Five Things More Expensive Than Gas
It’s really an exciting time for water-cooler talk. Hillary calls it quits, a heat wave hits the East Coast, and gas prices are doing their very own imitation of that Mountain Climber game from the Price is Right. Of the three, I think gas prices truly have the staying power to be part of office chatter for quite some time.
Gas prices have risen from $1.34 just under eight years ago, (Hmm, what happened eight years ago?) to a staggering nationwide average of just more than $4—an pproximate 64 percent increase. In an effort to help everyone cope, I’ve put together a little list of five things more expensive than gas. Perhaps it will provide a little perspective and give each of us something to give up instead of our addiction to gas. (Oh, yeah, two oilmen moved to Washington).
Diet Mountain Dew: While not a staple of all diets, I do find the Dew helps me get through a sluggish, hot afternoon. With a 20 oz. bottle running $1.25 in the vending machine, I make that out to be a full $8 dollars a gallon. Which, to me, begs the question: How can soda made in a factory cost more than a fossil fuel pumped out of the ground and refined 12 ways to Sunday?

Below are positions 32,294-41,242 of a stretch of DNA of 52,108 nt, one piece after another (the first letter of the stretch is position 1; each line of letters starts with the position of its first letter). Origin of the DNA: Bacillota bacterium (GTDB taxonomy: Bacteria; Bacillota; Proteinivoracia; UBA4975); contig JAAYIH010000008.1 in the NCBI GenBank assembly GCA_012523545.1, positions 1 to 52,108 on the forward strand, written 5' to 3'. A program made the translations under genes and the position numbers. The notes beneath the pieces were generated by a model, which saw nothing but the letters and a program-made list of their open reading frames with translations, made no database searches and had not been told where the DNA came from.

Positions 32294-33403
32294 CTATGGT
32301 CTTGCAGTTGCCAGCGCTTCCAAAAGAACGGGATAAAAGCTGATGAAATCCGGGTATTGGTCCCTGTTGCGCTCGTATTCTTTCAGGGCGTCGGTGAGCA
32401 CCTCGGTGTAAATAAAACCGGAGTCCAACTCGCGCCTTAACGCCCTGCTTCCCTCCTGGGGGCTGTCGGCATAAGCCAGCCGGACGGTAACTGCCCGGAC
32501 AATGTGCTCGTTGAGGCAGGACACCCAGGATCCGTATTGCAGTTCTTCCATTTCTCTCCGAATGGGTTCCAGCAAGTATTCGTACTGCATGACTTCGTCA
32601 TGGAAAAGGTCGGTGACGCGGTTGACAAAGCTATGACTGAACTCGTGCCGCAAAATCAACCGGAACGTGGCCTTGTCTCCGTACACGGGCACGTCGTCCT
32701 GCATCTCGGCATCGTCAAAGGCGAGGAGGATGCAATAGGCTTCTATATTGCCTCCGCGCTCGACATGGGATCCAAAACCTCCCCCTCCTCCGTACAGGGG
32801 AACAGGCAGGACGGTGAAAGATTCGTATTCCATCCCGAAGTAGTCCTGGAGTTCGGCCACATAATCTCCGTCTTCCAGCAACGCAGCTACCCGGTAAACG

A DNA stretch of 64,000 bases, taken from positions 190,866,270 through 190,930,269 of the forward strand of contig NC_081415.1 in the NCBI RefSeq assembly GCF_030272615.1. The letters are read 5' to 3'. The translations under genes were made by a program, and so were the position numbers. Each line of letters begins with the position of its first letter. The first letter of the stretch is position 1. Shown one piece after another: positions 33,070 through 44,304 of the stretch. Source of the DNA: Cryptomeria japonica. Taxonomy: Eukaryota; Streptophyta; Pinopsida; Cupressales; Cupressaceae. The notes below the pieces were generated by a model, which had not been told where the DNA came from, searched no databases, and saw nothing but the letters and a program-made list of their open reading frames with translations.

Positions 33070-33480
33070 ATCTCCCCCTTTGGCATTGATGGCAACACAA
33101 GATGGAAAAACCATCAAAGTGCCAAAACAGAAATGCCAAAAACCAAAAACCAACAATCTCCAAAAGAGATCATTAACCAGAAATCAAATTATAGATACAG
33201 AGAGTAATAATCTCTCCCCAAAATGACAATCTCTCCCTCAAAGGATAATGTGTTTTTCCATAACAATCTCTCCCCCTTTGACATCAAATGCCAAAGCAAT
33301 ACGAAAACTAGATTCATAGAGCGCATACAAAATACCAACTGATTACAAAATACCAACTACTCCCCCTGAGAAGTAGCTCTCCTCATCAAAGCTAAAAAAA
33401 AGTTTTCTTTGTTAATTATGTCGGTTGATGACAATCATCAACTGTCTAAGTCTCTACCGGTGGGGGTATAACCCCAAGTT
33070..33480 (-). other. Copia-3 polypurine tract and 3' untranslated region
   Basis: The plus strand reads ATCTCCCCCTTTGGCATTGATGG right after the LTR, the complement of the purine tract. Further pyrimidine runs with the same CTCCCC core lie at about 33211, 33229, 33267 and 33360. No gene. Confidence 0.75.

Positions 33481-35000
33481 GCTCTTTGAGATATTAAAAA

Milk: This is an easy comparison because both gas and milk come in the standard gallon—even if milk is a product that has its own artificial price controls. A gallon of organic milk was listed on Wegmans supermarket Web site for $5.79. Wegmans started in my home town, Canandaigua, N.Y., so I felt the need to include a mention.
Starbucks Coffee: Who is more evil, Exxon-Mobile or the venti-sized coffee house’s founder Howard Schultz? With a 16 oz. grande cup of joe running $1.98 ($15.84 per gallon), it might just be Schultz. Imagine if I ran the numbers on a shot of expresso. (Okay, I did and a gallon of expresso would cost just shy of $50 a gallon).